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According to the dam removal database maintained by American Rivers, 1,605 dams have come down in the U.S. since 1912. Most of these (1,199) have occurred since the removal of Edwards Dam in 1999. The year with the most dam removals was 2018 (99 dams removed). 2017 was the second most productive year, with 91 barriers removed. Image [L] Us Geological survey. [R] American Rivers image.

Once considered only for their industrial uses, the waterways are now seen as community assets for other reasons 

By Skip Clement

[dropcap]D[/dropcap]ams created hydroelectric power on a massive scale for the benefit of the many in the U.S. and Canada, as well as worldwide. In the U.S. specifically, it was many times at the expense of native peoples or home grow communities and their ways of life.

For example, the Columbia River and TVA Project are a few of the most notable, and others with a connection to the east coast and history will note the rivers Susquehanna, Merrimack, and Connecticut. In Canada, it’s the same story – 933 large dams and many thousands of small dams [Canadian Dam Association’s register of dams (2003)].

Little known is that thousands, many thousands of small dams, installed as long ago as the 18th century, just a few decades ago or currently planned are dams with a single corporate beneficiary – have respectively and long ago outlived usefulness, perform limited and dubious benefits, or will only serve one corporate master.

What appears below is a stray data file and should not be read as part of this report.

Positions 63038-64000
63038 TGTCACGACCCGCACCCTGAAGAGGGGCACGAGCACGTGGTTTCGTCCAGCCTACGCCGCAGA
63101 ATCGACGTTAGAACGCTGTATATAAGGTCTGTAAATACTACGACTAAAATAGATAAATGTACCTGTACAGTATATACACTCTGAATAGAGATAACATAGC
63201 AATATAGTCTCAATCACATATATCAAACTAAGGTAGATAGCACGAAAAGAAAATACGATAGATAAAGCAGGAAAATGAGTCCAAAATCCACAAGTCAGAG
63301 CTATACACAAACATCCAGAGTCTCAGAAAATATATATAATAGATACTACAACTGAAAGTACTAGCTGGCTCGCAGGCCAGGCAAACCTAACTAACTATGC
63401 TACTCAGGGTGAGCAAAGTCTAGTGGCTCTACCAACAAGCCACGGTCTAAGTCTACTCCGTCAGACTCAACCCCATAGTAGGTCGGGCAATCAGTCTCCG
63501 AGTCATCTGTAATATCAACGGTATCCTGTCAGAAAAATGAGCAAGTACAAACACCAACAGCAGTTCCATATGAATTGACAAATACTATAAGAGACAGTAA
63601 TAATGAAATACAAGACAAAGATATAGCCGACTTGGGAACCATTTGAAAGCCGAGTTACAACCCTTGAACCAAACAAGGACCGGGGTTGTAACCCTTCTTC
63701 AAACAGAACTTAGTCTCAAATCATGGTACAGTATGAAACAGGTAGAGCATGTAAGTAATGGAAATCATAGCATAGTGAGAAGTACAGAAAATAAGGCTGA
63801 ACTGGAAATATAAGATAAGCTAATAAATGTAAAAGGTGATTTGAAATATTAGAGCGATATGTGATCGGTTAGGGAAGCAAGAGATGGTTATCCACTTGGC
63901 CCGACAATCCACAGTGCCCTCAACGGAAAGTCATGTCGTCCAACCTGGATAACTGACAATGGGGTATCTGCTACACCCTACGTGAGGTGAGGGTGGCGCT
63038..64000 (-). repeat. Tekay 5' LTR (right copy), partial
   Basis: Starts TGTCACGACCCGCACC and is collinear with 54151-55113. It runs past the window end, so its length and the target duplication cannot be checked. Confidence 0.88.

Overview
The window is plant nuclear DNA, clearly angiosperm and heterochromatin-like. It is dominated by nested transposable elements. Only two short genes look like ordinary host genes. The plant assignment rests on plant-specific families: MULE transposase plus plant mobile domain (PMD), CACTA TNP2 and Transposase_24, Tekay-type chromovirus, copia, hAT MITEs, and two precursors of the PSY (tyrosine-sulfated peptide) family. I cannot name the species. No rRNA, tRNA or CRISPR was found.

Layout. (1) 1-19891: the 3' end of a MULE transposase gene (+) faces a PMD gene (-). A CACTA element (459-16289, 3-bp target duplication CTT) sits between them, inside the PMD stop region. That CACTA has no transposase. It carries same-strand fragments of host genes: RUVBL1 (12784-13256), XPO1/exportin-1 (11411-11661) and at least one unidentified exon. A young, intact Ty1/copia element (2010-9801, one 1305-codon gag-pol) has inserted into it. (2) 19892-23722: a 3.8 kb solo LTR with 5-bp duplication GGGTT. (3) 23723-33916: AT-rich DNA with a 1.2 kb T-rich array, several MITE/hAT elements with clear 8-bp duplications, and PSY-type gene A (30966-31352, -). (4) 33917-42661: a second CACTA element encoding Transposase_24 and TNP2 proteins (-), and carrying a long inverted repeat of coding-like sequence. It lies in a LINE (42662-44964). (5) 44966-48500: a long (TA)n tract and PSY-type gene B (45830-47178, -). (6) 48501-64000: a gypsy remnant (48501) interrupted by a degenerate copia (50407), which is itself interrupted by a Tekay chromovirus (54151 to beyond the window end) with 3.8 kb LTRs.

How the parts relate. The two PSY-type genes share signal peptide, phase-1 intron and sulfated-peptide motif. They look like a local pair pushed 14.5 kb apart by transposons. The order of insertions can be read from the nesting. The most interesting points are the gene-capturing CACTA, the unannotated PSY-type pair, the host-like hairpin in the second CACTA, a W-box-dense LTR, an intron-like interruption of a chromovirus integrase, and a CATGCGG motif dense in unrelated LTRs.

All of these thousands of dams were, and some still are, monuments to the industrialization of our two countries. Many of these dams have notably disturbed the natural order, disquietingly violated some groups’ human activity. And for a long-continued effect stopped – eliminated entire fisheries dependent on reproductive spawning runs to or from rivers, lakes, and oceans – species that were part of a particular landscape for millions of years.

Milltown Generating Station is the lowermost St. Croix Dam affecting fish migrating to and from the ocean. Tom Moffatt/Atlantic Salmon Federation.

The news that the dam damn is coming down generated a mixed reaction in the small Maritime community of Milltown, New Brunswick, Canada 

There’s something about the good news that always amazes me. It doesn’t travel fast, and still has sidebars of hesitation. And so it is sometimes with more urban news – like removing dams that have outlived their service – barriers that have disturbed the spawning runs of anadromous fish [salmons] and catadromous prey [forage fish] for decades – even centuries don’t get a simple standing ovation.

It was a little like that in Canada where the news of decommissioning a hydroelectric generation station’s dam on the St. Croix River in Milltown, New Brunswick. The station, oldest of its kind in Canada, operating since the late 19th century and reached the end of its life and the town mayor is overwhelmed with nostalgia – almost lamenting good riddance.

Gaspeareau is a colloquial name for alewife (Alosa pseudoharengus)  – a species of herring. Courtesy photo to American Rivers.

The power utility says removing the station and dam will allow for the restoration of salmon falls and about 16 kilometers of the St. Croix River 

Fundy Baykeeper Matt Abbott says this is good news for gaspereau, a vital river herring with a colloquial name.

“This is exciting,” says Abbott. “Fish are recovering on the St. Croix River. The gaspeareau is a species that feeds whales; it feels porpoise; it feeds seals, seabirds, land critters, like bears and raccoons.”